Kukla's Korner Hockey
Clarke remains confident that the players he’s recently drafted - Jeff Carter, Mike Richards, Joni Pitkanen, Antero Niittymaki to name a few — have the right stuff to compete in the new NHL.
And because the Flyers have a projected salary cap relief number in excess of $20 million next year, a rapid turnaround is not out of the question.
“You can turn it around real quickly,” Clarke said the other night at the St. Pete Times Forum. “The teams that you’re looking at now that are so good, like Buffalo, two years ago they were bankrupt, there was nobody in their building, they were a lousy team, they missed the playoffs five or six years out of seven or eight….
from the San Francisco Chronicle,
For all the 6 a.m. hockey practices, all the time spent erecting a backyard rink along with all the moral and financial support provided to chase an NHL dream, dads of Sharks players are getting something in return this weekend.
As San Jose embarks on a two-game trip against Phoenix tonight and Dallas on Sunday, a special group of 14 passengers are along for the ride, an improbable journey that actually started many years ago for members of this group.
“They’ll get a little taste of what we go through,” team captain Patrick Marleau said. “It’s a great thing that they’re doing it. It’s going to be great having them there on the road.”
from Don Brennan of the Ottawa Sun,
It was brought to our attention that Jaromir Jagr’s hair is growing long at the back again. Could this be the return of his once-famous mullet? “No,” the Rangers star deadpanned yesterday morning. “I just couldn’t find a hairdresser in New York.”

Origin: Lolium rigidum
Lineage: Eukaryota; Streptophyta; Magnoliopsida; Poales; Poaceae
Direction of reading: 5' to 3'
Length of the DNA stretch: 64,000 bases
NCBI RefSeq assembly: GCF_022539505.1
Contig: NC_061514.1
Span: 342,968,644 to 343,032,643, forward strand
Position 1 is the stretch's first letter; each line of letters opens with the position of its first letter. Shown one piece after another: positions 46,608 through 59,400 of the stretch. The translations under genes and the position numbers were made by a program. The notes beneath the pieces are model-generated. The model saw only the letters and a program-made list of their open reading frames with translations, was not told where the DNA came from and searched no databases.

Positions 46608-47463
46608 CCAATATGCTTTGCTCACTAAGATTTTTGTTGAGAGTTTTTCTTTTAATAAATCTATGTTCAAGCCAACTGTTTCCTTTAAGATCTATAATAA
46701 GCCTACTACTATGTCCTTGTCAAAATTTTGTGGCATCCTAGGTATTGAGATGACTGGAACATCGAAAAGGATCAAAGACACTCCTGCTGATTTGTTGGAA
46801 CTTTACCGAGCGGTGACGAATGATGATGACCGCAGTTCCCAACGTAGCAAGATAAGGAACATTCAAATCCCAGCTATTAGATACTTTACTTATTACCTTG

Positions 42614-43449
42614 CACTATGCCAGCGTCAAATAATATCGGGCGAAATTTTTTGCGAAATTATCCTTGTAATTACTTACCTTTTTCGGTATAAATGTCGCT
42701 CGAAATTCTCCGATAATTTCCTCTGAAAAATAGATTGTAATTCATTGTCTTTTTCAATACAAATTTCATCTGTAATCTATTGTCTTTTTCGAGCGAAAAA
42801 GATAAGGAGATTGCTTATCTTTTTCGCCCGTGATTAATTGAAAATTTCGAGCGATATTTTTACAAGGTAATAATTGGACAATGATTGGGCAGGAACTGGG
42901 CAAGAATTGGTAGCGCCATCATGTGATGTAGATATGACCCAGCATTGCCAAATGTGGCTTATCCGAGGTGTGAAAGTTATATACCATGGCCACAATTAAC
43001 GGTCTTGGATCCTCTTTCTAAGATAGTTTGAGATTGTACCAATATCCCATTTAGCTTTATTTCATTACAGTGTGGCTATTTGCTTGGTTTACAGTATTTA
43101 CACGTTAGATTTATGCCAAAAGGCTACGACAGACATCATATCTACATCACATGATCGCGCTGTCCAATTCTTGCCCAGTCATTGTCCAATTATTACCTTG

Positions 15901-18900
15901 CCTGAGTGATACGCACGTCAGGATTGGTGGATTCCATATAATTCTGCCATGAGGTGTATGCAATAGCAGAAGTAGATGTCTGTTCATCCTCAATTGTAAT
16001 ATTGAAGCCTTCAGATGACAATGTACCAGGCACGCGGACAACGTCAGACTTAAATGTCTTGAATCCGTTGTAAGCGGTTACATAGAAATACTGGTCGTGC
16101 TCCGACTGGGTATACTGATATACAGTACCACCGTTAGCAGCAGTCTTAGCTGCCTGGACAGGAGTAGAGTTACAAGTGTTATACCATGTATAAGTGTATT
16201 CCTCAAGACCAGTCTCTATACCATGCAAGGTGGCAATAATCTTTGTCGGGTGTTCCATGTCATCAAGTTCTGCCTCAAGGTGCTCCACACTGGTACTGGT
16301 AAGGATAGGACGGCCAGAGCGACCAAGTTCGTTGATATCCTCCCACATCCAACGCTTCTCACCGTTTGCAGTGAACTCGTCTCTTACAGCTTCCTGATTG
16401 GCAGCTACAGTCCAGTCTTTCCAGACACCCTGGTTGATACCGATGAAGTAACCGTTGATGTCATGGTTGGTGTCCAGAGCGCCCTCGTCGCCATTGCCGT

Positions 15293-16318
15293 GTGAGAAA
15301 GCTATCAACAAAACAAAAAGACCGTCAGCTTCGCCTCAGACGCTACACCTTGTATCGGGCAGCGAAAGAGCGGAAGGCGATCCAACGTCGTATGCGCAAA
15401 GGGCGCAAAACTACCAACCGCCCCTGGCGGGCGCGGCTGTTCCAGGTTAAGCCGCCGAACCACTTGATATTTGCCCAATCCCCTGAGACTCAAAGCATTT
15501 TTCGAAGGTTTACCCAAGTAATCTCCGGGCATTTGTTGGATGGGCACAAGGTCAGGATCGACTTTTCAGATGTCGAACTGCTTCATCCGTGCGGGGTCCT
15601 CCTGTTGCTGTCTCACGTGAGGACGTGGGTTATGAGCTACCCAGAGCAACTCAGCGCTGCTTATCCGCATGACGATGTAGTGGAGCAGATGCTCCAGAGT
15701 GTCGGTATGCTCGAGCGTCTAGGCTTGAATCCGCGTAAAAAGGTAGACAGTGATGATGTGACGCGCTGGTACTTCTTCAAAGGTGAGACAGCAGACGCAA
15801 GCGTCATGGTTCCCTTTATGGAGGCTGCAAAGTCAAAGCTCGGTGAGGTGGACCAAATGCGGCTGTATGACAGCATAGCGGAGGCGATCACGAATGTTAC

read on for a funny Shanny story…
from the New York Times,
Coach Ted Nolan, in his first season with the Islanders, recently put Simon on Alexei Yashin’s line anyway. Nolan wanted a grinder to play next to Yashin and Jason Blake, the right wing who has as much energy as a Chihuahua. Simon would be a peacekeeper.
Simon noticed something interesting playing beside Yashin — other than the fact that he was still an elite player. “He’s very positive,” Simon said Friday after practice. “If you don’t make the perfect pass, the perfect play, he’ll never get down on you.”
from the Tampa Tribune via The Sports Forecaster:
One precursor to a bit of roster tweaking took place Friday when forwards Dmitry Afanasenkov and Andreas Karlsson were placed on waivers. The league’s other 29 teams will have a chance to claim either by noon today.
Tampa Bay general manager Jay Feaster said other teams had “tire-kicking” interest in recent trade discussions involving both players, but none were willing to trade assets. Feaster acknowledged that losing one or both to another team without compensation is a legitimate possibility, though if both players clear waivers they will not necessarily be sent to the minor leagues.
Afanasenkov’s only 26 and makes $738,000. That untapped goal-scoring potential’s bound to attract a GM or two…
from William Houston of the Globe and Mail:
The NHL’s problems today started with expansion of the 1990s. The league now goes to the marketplace with 30 mediocre franchises and says: “Here we are.” To which the consumer says: “You’ve got to be kidding.” The NHL has too many teams and there isn’t enough talent to go around.